Most Difficult Languages - Polish
I've read about the supposed difficulty of many languages. Some I don't know at all (like Chinese or Arabic, which I'd imagine are difficult), but I did have the opportunity to learn one of the hardest, and supposedly the most grammatically-complex Slavic language, Polish. It is certainly harder than Croatian--another Slavic language--which I already knew when I started to learn Polish.
Here's one (somewhat trivial, but illustrative) example of the relative complexity of languages: the number 2.
English, Spanish, Dutch: 1 form (two, dos, twee)
Portuguese: 2 forms (dois/duas) - depending on gender (2 - masculine & feminine)
Croatian: 7 forms (dva, dvije, dvoje, dvojica, dvojice, dvojici, dvojicu) - depending on gender (3 - masculine, feminine, and neuter) and case in one specific form. There were other variants historically but they're not used anymore.
Polish: 17 forms. Depends on gender (3), case for all forms. Pretty much all these forms occur in regular speech (6-11 less often than the others)
17 grammatical forms for the number 2
- dwóch (or dwu)
- dwom (or dwóm)
Why is Polish so complex?
Poland's history is one of being attacked and subjugated by its neighbors throughout most of its history, either by Germans, Austrians, Swedes or Russians. Many times the speaking of Polish was forbidden, so people were understandably protective of their language and less likely to have foreign intrusion into it. (English readily absorbs foreign words because American, Brits, Australians, etc don't feel like their language is threatened.) Also, "world languages" simplify much more rapidly, while "niche languages" don't have the same sort of pressure.
Even the names of months, which are usually similar in all the languages of the world, retain old Slavonic forms in Polish:
- January - styczeń (from the Polish word for joining, since January joins two years together)
- February - luty (from the Polish word for freezing cold; this is the only month that is grammatically an adjective, not a noun)
- March - marzec (from Mars - the 3rd month is the Roman god Mars's month, as it is in English)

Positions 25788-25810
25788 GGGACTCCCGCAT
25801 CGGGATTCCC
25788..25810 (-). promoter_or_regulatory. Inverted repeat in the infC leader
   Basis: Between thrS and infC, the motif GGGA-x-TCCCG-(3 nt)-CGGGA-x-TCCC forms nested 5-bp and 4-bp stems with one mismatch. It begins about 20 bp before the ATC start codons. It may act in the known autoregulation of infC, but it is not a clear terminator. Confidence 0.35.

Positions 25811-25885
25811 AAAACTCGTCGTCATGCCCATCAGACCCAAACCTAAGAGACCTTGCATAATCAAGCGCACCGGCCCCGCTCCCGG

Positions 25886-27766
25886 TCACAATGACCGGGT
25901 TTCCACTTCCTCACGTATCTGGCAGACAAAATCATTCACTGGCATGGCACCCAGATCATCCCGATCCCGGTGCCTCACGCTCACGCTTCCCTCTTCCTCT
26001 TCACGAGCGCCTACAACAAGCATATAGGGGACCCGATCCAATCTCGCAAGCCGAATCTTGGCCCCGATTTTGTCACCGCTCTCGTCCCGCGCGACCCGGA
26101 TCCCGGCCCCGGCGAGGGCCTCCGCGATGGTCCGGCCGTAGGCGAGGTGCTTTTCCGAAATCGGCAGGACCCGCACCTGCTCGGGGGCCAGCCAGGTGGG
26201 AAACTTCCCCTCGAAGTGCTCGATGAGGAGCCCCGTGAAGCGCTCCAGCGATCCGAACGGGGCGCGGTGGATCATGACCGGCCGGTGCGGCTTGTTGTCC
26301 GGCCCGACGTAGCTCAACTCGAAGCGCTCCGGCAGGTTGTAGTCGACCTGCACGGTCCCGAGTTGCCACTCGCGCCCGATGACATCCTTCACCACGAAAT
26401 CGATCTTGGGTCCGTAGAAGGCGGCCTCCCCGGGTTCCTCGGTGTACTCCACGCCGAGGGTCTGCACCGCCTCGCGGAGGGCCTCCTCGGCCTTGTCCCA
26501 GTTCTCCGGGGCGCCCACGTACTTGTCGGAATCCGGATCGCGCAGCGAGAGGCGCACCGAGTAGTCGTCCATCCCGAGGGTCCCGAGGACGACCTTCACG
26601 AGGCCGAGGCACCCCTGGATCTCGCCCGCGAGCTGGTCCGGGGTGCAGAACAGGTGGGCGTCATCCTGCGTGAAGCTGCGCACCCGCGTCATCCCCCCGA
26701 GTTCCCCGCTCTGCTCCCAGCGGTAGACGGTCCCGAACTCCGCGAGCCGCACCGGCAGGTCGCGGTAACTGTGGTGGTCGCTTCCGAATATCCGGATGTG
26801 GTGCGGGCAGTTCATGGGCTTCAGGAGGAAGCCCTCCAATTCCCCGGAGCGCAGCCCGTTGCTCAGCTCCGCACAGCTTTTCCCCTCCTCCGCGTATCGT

- April - kwiecień (from the Polish word for flower, since this is the month when flowers bloom)
- May - maj (the only one adopted from the Roman calendar)
- June - czerwiec (from the Polish word for reddening...named after the Polish cochineal, a red insect that is used for red dye and is harvested in June - thanks, Lola!)
- July - lipiec (from the Polish word for linden tree, which blooms in July in Poland)
- August - sierpień (from the Polish for for sickle, since this is the month of harvest)
- September - wrzesień (from the Polish word for heather, which turns a brilliant shade of purple then)
- October - październik (from the Polish word for a type of flax mulch used in the fields during this month)
- November - listopad (almost literally - falling leaves)
- December - grudzień (from the Polish word for hardened, frozen ground)
Imperfect and Perfect Verbs in Polish
Another grammatical difficulty is the concept of imperfect and perfect verbs in Polish (and other Slavic languages). The verb "to see" has two completely different verbs in Polish: widzieć and zobaczyć. The only difference is that you use the first if something happens continuously or more than once, and the second if it only happens once.
Widziałem - I saw (repeatedly in the past, like I saw the sun come up every morning)
Zobaczyłem - I saw (only once; I saw the sun come up yesterday)
This is not a tense difference - the verbs themselves are different.
There are many other examples:
to take - brać / wziąć
I took - Brałem (repeatedly), wziąłem (only once)
to sigh - wzdychać / westchnąć
I sighed - wzdychałem (repeatedly), westchnąłem
So for every verb in English, you effectively have to learn two verbs in Polish, which often conjugate in the future tense completely differently from each other (the past tense is usually the same, which makes for relatively easy side-by-side comparisons, like above). The present tense is impossible for the perfective verb because you can not be doing something now and finish it at the same time.
For about 5% of Polish verbs, there is no perfective version, so you luckily only have to learn one verb counterpart.
Plural forms change based on number
The last major wrinkle is that the plural form of nouns changes depending on the number. In English, there is only one plural form for the word "telephone" and that's "telephones", whether you have just 2 or 100. In Polish, it's 2, 3 or 4 "telefony" and 5 "telefonów". (Grammatically speaking, 2, 3 and 4 take the nominative case, while 5 and beyond take the genitive case)
Occasionally the difference between the nominative and genitive forms makes the jump between 4 and 5 awkward sounding.
4 or 5 hands: 4 ręce (rent-seh) but 5 rąk (ronk)